Septic systems, called onsite wastewater treatment systems (OWTS) in Colorado, use a septic tank, and the natural properties of the soil to treat wastewater from homes and businesses not served by a sanitary sewer. Wastewater can come from a variety of sources, including your washing machine, sinks, showers, and of course, toilets. It can also come from auxillary buildings, such as garage restrooms, or “mother-in-law” apartments.
Before purchasing a property, you should ALWAYS check with your local Environmental Health Department to see if any records exist regarding the property's means of wastewater treatment. Many counties in Colorado have public databases of OWTS records than can tell you the size of the system and for how many bedrooms or occupants it is permitted. Note that this number may be different than the real estate listing!
Wastewater first exits a building into a septic tank, where solids and FOG (fats, oils, and grease) settle and remain in the tank to be pumped by a service professional periodically. The pre-treated wastewater then flows (using either gravity or a pump) out of the septic tank and into the soil treatment area (STA), sometimes called a leachfield, where it is dispersed and treated by the native, or imported, soil. The size of your STA will depend on the wastewater produced by the building and the type of soil beneath it.
Each system is unique, which can create dramatically different costs, even between neighboring properties. Common costs include permitting fees, engineering & design fees, and the cost of installation. For accurate permitting fees, check with your local Environmental Health Department. For engineering & design fees, give us a call to discuss your specific project needs and how we would price it. Given the material costs of septic tanks and other components, installation is by far the most expensive and variable cost in the process. In many cases, you will need a system design before receiving bids from installers. In-all, a single-family residential septic system can cost anywhere from $15,000 to over $60,000. You may want to get multiple bids before selecting an installer.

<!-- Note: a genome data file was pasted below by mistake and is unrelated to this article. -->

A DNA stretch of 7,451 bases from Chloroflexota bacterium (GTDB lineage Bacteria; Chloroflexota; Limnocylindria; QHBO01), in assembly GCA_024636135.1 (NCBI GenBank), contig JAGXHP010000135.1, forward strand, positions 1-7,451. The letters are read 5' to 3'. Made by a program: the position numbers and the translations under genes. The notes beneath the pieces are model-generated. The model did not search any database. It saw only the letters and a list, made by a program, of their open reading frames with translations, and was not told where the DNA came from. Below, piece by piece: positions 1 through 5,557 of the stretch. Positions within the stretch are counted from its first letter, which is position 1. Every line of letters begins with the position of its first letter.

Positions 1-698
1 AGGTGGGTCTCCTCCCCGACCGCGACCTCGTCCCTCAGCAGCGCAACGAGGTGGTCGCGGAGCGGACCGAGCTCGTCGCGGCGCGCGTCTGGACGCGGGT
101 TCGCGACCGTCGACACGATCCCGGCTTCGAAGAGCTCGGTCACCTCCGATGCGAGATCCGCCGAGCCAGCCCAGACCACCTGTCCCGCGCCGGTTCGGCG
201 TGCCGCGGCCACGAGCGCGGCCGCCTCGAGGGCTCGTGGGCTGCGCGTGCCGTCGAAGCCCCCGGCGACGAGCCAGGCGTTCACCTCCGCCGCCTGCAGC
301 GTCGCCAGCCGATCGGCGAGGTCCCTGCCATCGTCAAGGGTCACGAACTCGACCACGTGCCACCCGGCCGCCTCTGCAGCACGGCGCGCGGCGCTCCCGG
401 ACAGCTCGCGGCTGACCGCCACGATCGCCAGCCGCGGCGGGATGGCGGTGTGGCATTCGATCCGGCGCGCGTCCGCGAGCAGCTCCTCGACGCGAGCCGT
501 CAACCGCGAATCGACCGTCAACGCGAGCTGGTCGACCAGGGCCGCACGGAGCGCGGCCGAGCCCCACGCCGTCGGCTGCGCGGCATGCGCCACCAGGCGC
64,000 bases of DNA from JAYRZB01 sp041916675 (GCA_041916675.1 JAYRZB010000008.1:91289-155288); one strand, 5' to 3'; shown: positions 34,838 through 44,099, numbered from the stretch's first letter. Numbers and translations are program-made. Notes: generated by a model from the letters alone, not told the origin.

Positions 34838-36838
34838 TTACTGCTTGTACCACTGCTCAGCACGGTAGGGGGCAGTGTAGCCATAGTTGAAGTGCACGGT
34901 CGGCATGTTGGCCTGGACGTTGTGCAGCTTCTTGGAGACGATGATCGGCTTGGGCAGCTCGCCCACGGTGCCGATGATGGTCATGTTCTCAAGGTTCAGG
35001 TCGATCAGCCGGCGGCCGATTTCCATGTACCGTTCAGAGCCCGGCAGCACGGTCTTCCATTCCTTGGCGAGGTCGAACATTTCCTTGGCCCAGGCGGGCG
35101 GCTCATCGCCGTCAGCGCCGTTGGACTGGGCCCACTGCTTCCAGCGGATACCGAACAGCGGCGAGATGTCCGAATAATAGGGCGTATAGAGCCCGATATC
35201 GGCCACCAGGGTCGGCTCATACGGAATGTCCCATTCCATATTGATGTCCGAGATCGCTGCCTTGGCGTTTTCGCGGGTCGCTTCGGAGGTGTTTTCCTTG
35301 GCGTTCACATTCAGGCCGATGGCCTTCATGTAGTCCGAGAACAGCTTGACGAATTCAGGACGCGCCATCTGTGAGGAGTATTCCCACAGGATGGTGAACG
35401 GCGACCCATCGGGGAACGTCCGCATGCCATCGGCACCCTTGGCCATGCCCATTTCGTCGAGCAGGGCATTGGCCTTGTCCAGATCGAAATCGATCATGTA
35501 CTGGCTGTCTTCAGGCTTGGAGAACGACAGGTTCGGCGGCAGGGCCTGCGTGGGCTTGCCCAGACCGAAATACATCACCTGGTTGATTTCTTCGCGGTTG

Every septic system installed in Colorado needs to be permitted. The State has developed a set of OWTS regulations, which sets the minimum standards for OWTS design. Each local Environmental Health Department can then expand upon those standards to address the specific environmental and public health risks of their communities. These standards include minimum setbacks from features such as wells and streams as well as requirements for individual OWTS components like septic tanks and system piping. Improper OWTS design, installation, or maintenance can have adverse impacts on a community and must be taken seriously on every project.
There are many service providers across Colorado that can inspect your system to determine if it is in need of repair. If you think your OWTS might be failing, please reach out to one of these companies first. Give us a call if you need referrals in your area. Some obvious signs of problems are an empty septic tank (if it hasn't been pumped recently), ponding or surfacing water around your soil treatment area, or backups into your building. While no system is guaranteed to last any amount of time, most modern septic systems installed today are expected to last 20-30 years or more.
OWTS design depends on the wastewater produced and the soil in the STA. Many areas of Colorado are characterized by soil that will not adequately treat wastewater using gravity alone. In these situations, a pump is required to improve distribution within the system. Improved distribution helps to ensure more even dispersal of wastewater in the STA, and therefore better treatment, protecting the groundwater beneath the STA from contamination. Pumps require an electrical connection but are otherwise a low-maintenance component in an OWTS.
Higher Level Treatment (often abbreviated as HLT), uses additional treatment installed in conjunction with a regular septic tank to treat the wastewater to cleaner levels prior to discharging it to the STA. HLT may be required on commercial properties that produce higher-strength wastewater or any property that may specific development challenges unique to the lot. Many properties, especially in more populous areas, are unable to meet the required setbacks from wells, creeks, streams, or other features. Using an HLT system allows for development of a septic system in a smaller area while maintaining a low environmental and public health risk.
Most counties in Colorado require a licensed installer; however, some will allow a homeowner to install their own system. You will need to contact your local Environmental Health Department for requirements in your area.